Love and Compassion at Work?

by | Oct 13, 2014

It has been over two months since I last blogged. July 31 in fact. There is a very real reason behind this blog sabbatical. I want to share both the story and an influential life lesson experienced that I pray will benefit you.

July 31 was about the time our family made the painful decision to move my Dad, our leader and our hero, into a nursing home. My Mom had cared for Dad throughout his nine-year battle with Alzheimer’s. It was time. We prepared ourselves for a new life of caring for Dad there. But God had other plans. By His grace, through some completely unexpected and unforeseen circumstances, our hero passed away just three weeks later on August 21, 2014.

My Mom, two brothers and I had the privilege of seeing people wait in line for three hours at the Visitation and the standing room only Celebration of Life the next day…to share their Jim Roth stories. It was amazing to see and hear how our hero influenced so many people.

Throughout this recent experience, God has taught me many things. But there is one that stands tall before all the others:

I experienced incredible love and compassion.

The lesson I want to share with you today is how I experienced compassion and love through my relationships at work. It was amazing to see my coworkers at WorkMatters show their deep care and concern. It was such a blessing to receive countless texts, emails, cards, phone calls and face-to-face visits from men and women that I work with.

Love and compassion at work are not words you often see in the same sentence. Culture trains leaders to focus on execution and results (as we should), with little emphasis on personal care or concern for coworkers. You are here to get a job done and that’s it. That’s what the world tells you.

But there is more. A lot more. There is more in the stories I heard from the men and women that worked for my Dad (and Mom) at their successful clothing store. There is more in the stories from their customers about their personal love and compassion. And, of course, there is more in the life of Jesus.

So what can you do? How can you do our work with excellence and integrity, but also build relationships with love and compassion. Here are a few ideas:

  1. Give yourself permission – for millennial young professionals, this will come easier. For older generations, this will be most difficult. You have to decide personally that this style of leadership is for you.
  2. Read the Bible – you must decide if the Gospel message can “work at work.” 1 Corinthians 13 is the place to start.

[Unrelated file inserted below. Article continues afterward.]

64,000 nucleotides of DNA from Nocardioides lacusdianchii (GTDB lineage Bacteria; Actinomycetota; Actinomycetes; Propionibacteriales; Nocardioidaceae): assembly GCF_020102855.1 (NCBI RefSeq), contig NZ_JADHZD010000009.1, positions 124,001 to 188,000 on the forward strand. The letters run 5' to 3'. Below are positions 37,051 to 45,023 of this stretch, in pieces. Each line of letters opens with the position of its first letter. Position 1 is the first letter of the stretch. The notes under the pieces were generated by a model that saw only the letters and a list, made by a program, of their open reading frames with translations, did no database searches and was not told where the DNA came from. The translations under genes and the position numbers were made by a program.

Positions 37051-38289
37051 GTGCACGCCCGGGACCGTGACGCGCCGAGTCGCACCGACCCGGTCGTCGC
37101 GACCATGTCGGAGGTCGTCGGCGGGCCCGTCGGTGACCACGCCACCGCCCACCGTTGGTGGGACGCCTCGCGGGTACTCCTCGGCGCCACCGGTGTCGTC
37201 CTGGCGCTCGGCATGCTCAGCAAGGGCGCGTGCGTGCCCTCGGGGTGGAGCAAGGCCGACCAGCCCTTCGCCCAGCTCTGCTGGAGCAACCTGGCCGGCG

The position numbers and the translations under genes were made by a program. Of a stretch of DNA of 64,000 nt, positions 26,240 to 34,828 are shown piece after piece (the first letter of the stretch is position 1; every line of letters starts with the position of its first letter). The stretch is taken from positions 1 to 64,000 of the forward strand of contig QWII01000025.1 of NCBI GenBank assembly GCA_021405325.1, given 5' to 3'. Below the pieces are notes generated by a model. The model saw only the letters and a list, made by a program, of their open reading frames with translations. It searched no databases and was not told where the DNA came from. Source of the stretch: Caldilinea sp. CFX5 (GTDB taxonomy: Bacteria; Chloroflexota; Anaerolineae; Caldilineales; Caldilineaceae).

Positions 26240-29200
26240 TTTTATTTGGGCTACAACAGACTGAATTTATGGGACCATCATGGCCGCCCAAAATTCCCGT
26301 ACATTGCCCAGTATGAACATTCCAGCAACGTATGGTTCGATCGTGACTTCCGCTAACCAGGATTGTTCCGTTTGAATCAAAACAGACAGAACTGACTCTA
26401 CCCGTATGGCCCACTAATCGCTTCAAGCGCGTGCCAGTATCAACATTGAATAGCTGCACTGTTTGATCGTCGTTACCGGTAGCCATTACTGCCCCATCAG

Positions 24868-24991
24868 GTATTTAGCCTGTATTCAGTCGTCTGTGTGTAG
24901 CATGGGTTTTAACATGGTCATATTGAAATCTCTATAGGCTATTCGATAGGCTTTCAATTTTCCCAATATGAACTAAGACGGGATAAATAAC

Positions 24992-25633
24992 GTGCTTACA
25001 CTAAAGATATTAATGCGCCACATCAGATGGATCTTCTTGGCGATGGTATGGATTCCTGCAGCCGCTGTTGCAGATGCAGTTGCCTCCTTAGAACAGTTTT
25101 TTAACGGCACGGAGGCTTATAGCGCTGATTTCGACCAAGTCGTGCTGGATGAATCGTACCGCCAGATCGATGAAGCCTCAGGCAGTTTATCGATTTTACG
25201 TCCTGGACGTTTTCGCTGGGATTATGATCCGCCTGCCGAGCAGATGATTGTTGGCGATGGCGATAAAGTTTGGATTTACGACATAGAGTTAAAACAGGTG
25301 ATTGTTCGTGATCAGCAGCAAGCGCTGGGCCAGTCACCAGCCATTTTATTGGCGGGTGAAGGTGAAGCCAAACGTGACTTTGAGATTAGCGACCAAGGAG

3. Learn from other leaders – find a leader you respect and discuss this with them. I highly recommend reading our previous FUSE speaker Joel Manby’s book, Love Works.
  4. You must still make difficult decisions – leading with love and compassion does not equal being soft. Leaders must hold coworkers accountable, solve major problems, make human resource decisions, etc. Those things can be done with love and compassion.
  5. Try it – try it on for size this week. See how it feels. Pray for God to give you wisdom and courage.

Most of you don’t know Jim Roth. He was a true hero. He was captain of the 1954 “25 Little Pigs” Arkansas Razorback football team, an incredible husband to Joey, strong father to Danny, Kenny and me, the best grandfather six boys could ever hope for and a virtuous example of a marketplace leader.

This is real. This is critical. How will love and compassion be part of your work life?

Closing the gap together,


Photo of David Roth

David Roth

David Roth has been the president and CEO of Workmatters since October, 2003. Workmatters is a 501(c)3 nonprofit organization founded in Northwest Arkansas in 2003 with a mission is to help people pursue God’s purpose for their work. Since then, Workmatters has been used to impact thousands of leaders in Northwest Arkansas and across the U.S. Prior to leading Workmatters, Mr. Roth was vice president, sales and marketing for J.B. Hunt Transport, Inc. Before joining J.B. Hunt in 1999, David was the senior vice president of marketing for Manugistics, a supply chain management software provider in Maryland and vice president of marketing for American Software in Atlanta, Ga. He also has nine years of supply chain management experience with McKesson Corporation in San Francisco, Calif. and Harrison, Ark. David has a bachelor’s degree in marketing from the University of Arkansas. He resides in Fayetteville, Ark. with his wife, Theresa and has two sons, Dylan and Tyler.